Colleges laud end of directive for international students

The Trump administration this week announced it would rescind a directive issued July 6 that would have prohibited international students from staying in the U.S. if they were attending colleges and universities that offered only online instruction, the Associated Press reports. U.S. Immigration and Customs Enforcement (ICE) announced the reversal at a hearing in a lawsuit filed by Harvard University and the Massachusetts Institute of Technology challenging the rule. U.S. District Judge Allison Burroughs said that the administration agreed to shelve the directive and “return to the status quo.” 

The decision was welcome news to higher education leaders, who had voiced concern about the safety and wellbeing of their international students and called the rule “reckless.” More than 200 institutions, including Georgetown University, had signed onto court briefs supporting Harvard and MIT’s lawsuit. Georgetown also had signed on to a similar lawsuit filed by Johns Hopkins University and joined by 60 universities in the U.S. District Court in Washington, D.C.  

Ted Mitchell, the president of the American Council on Education, told Inside Higher Ed that ICE’s decision to walk back the directive “demonstrates the importance of international students to the United States and shows that together with one voice, all of higher education, the business community, and many others across our nation are making it clear that these students continue to be welcome here.”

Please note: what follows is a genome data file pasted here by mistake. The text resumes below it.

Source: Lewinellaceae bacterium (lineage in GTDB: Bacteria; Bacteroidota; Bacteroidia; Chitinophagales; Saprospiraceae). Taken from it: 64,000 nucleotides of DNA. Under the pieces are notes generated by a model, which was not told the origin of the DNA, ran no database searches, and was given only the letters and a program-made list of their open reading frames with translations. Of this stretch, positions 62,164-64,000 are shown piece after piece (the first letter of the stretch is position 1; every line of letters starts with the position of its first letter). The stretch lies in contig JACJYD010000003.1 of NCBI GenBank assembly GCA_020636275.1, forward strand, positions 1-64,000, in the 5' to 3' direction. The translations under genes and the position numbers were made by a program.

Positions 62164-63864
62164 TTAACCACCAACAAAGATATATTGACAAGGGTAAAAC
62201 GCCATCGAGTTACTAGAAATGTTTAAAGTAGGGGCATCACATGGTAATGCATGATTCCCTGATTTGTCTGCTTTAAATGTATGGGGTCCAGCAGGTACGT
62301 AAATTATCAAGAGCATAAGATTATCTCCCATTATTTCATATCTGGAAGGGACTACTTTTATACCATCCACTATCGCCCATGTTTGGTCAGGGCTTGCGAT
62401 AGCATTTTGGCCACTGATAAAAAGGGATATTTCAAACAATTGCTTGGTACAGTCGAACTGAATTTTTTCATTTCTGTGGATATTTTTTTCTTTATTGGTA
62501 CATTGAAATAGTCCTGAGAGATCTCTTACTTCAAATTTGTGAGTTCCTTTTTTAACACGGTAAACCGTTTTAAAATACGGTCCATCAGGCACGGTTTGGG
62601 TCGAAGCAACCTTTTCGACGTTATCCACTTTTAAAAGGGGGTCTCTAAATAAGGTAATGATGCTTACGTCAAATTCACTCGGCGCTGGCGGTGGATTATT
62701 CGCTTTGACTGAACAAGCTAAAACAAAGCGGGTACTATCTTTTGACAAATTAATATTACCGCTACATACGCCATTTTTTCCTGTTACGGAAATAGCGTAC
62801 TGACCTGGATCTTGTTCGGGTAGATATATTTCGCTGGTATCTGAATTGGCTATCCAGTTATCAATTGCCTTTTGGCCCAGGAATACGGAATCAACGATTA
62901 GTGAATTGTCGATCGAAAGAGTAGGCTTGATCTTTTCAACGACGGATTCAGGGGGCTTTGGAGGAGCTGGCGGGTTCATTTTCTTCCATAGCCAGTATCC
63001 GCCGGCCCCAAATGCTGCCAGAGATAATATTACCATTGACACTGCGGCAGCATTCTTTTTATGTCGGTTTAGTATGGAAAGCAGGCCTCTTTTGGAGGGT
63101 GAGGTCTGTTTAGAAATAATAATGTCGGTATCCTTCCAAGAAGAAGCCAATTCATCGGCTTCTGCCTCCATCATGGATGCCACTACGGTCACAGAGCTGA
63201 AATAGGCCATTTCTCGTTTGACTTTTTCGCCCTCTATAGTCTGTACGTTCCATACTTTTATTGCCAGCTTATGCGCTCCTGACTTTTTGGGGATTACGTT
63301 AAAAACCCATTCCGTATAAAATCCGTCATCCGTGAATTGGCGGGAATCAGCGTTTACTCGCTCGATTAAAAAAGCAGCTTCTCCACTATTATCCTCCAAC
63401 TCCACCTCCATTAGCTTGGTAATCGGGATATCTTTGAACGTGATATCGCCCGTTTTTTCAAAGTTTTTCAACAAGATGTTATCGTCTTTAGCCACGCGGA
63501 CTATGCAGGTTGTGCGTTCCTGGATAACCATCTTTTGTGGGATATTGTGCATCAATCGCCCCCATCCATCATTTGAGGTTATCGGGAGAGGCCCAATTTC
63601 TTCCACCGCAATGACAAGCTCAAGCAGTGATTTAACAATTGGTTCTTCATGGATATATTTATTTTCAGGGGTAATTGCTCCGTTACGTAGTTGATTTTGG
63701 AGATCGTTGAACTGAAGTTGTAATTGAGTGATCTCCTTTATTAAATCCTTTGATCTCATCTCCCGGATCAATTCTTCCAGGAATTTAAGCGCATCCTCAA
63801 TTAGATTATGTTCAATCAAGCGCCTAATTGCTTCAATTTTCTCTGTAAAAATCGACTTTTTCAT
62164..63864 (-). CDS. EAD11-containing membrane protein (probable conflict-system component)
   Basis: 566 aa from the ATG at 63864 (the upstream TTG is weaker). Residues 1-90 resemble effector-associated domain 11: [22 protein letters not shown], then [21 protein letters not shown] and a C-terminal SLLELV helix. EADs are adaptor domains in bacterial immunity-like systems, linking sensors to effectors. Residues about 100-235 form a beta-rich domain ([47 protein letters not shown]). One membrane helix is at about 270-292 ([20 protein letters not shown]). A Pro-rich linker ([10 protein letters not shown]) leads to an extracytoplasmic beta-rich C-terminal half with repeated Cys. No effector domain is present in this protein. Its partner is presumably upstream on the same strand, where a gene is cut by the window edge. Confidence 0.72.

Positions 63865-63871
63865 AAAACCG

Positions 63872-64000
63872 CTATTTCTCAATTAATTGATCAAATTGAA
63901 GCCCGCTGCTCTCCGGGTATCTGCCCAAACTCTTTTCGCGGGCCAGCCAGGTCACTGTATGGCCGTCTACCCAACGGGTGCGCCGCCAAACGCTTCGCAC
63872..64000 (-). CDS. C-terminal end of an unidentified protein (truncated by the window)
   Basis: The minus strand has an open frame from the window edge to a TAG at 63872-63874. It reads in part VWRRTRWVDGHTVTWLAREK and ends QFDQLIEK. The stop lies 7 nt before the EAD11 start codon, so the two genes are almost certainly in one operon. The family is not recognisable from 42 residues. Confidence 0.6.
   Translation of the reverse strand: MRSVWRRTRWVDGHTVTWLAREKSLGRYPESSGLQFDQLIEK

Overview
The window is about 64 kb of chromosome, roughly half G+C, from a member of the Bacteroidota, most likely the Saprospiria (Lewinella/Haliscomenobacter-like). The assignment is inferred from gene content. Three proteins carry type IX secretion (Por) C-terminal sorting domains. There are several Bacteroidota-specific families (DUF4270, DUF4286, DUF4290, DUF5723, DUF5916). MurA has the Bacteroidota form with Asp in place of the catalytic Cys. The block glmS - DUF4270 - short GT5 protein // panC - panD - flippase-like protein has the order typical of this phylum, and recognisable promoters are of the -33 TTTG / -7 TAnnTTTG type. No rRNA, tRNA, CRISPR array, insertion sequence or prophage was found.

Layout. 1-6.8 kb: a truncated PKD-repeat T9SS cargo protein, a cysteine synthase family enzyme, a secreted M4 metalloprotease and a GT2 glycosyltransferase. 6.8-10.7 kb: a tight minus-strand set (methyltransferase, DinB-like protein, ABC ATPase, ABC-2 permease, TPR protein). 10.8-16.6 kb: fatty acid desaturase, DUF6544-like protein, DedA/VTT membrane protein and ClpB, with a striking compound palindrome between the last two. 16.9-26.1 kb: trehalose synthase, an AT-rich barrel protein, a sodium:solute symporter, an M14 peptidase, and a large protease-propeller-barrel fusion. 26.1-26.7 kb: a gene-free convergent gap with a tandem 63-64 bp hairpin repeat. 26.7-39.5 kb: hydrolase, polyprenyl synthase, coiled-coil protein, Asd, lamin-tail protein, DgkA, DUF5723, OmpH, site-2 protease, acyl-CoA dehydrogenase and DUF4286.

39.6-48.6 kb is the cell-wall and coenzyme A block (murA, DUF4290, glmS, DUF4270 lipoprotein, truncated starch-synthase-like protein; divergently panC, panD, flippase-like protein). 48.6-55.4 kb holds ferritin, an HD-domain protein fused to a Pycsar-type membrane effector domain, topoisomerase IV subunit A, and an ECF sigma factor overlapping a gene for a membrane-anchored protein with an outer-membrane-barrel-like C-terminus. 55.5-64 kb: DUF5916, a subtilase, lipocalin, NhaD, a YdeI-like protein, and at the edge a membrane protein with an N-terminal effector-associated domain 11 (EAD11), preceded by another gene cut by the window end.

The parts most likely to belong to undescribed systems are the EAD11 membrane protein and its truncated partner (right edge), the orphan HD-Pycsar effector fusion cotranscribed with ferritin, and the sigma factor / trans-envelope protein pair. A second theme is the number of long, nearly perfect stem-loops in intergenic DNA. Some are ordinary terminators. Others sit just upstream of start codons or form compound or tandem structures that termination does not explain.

“We are thankful for the news that the directive issued last week by the U.S. Department of Homeland Security’s Student and Exchange Visitor Program (SEVP)—which would have imposed unnecessary barriers for our international students on F-1 educational visas—has been rescinded,” Georgetown University President John J. DeGioia said in a statement. “Our international students are integral members of our university community, and we will continue to advocate on their behalf whenever necessary.

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